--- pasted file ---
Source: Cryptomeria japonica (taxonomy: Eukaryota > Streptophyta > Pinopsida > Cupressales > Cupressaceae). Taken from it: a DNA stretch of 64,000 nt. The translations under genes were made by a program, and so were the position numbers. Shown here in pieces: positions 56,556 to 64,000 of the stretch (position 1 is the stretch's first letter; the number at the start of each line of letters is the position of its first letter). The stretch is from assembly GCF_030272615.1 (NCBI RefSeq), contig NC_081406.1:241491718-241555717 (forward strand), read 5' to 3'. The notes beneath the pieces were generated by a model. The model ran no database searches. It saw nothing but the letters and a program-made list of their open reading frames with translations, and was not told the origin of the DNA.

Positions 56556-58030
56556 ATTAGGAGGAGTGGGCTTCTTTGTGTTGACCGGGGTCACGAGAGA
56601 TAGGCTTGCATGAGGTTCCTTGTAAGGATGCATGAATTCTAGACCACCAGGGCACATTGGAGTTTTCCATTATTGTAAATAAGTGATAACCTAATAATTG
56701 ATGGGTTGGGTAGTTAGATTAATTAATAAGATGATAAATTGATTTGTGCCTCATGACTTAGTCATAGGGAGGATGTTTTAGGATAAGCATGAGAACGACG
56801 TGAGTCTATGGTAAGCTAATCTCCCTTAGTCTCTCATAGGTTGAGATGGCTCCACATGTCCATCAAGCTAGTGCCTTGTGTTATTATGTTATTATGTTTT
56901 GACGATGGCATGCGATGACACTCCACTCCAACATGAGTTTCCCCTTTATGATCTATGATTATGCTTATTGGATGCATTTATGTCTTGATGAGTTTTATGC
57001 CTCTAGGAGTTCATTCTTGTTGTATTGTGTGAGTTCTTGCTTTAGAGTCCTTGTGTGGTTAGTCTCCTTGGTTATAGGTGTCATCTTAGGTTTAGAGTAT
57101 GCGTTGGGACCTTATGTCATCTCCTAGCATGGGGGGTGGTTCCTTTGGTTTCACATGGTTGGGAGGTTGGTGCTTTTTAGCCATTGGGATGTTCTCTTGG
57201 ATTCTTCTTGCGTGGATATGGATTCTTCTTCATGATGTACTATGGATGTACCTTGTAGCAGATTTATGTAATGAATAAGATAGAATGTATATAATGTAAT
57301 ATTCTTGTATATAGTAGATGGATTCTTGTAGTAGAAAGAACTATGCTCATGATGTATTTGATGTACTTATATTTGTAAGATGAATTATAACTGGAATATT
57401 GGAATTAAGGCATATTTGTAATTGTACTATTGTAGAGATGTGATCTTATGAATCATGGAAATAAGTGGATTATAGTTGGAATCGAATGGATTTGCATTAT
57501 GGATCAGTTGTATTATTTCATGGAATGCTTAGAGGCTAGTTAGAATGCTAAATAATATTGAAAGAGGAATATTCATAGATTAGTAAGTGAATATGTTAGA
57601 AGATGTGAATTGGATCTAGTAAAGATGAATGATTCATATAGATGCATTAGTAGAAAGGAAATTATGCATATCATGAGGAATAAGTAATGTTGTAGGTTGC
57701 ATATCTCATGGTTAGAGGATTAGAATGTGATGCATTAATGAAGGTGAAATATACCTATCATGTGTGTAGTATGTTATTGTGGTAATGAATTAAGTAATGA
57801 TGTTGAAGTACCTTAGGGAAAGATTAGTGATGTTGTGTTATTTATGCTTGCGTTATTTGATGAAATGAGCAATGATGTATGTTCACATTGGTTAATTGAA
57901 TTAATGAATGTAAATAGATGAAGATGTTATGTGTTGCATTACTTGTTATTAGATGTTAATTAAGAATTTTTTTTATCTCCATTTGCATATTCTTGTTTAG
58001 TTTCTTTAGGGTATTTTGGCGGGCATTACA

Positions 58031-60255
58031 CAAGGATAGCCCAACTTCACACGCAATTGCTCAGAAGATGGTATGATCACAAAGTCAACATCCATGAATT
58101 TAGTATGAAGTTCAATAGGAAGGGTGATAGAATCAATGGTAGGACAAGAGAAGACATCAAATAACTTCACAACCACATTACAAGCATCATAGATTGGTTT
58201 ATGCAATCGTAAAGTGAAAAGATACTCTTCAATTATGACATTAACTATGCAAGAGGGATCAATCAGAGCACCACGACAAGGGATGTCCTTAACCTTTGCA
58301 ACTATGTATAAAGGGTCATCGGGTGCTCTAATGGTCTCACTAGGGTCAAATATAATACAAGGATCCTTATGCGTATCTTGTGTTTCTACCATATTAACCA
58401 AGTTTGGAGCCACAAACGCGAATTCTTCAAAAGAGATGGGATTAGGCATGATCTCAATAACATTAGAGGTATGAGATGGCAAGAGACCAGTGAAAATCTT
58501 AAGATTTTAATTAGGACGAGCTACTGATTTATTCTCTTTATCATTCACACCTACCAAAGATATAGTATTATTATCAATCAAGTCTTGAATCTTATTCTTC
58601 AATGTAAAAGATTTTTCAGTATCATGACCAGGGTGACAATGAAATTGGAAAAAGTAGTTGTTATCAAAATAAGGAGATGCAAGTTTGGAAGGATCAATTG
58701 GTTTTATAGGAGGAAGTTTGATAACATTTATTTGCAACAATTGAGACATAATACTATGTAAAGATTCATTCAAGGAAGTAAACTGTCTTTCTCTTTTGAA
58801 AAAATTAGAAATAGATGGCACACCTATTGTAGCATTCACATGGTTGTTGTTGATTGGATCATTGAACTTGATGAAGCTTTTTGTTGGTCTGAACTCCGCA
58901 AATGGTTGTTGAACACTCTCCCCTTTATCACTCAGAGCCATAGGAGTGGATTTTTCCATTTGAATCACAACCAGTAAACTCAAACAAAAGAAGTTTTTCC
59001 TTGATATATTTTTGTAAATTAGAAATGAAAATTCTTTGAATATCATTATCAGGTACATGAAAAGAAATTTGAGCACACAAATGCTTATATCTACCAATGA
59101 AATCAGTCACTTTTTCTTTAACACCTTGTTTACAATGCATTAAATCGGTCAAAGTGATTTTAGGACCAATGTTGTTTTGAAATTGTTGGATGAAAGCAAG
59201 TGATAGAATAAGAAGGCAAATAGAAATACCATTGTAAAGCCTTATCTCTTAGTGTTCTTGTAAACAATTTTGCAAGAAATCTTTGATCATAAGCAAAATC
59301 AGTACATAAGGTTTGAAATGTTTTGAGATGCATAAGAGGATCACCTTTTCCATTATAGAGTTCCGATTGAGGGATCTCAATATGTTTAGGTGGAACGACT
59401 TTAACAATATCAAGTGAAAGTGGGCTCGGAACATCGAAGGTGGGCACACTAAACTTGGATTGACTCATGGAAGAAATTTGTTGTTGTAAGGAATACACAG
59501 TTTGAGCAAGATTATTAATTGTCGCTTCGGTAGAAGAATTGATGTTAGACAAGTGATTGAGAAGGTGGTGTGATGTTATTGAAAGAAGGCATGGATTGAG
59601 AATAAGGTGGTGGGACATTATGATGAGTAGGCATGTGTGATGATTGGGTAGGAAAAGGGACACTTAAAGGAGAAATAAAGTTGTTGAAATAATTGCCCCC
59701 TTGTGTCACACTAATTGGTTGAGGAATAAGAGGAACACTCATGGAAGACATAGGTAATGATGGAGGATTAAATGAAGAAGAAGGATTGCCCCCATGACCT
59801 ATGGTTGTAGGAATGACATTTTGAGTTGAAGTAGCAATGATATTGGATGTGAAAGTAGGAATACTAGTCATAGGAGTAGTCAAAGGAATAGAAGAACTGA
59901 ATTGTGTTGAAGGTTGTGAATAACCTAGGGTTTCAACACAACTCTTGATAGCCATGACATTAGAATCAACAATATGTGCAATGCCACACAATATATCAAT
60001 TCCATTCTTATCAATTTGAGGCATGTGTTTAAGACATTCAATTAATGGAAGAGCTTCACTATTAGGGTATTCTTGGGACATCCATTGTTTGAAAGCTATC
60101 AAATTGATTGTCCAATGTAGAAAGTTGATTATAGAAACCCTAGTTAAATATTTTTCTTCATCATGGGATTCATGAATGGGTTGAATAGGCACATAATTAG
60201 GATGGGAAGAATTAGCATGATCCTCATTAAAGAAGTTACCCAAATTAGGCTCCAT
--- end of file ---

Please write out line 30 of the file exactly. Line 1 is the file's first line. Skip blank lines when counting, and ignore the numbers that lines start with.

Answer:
59001 TTGATATATTTTTGTAAATTAGAAATGAAAATTCTTTGAATATCATTATCAGGTACATGAAAAGAAATTTGAGCACACAAATGCTTATATCTACCAATGA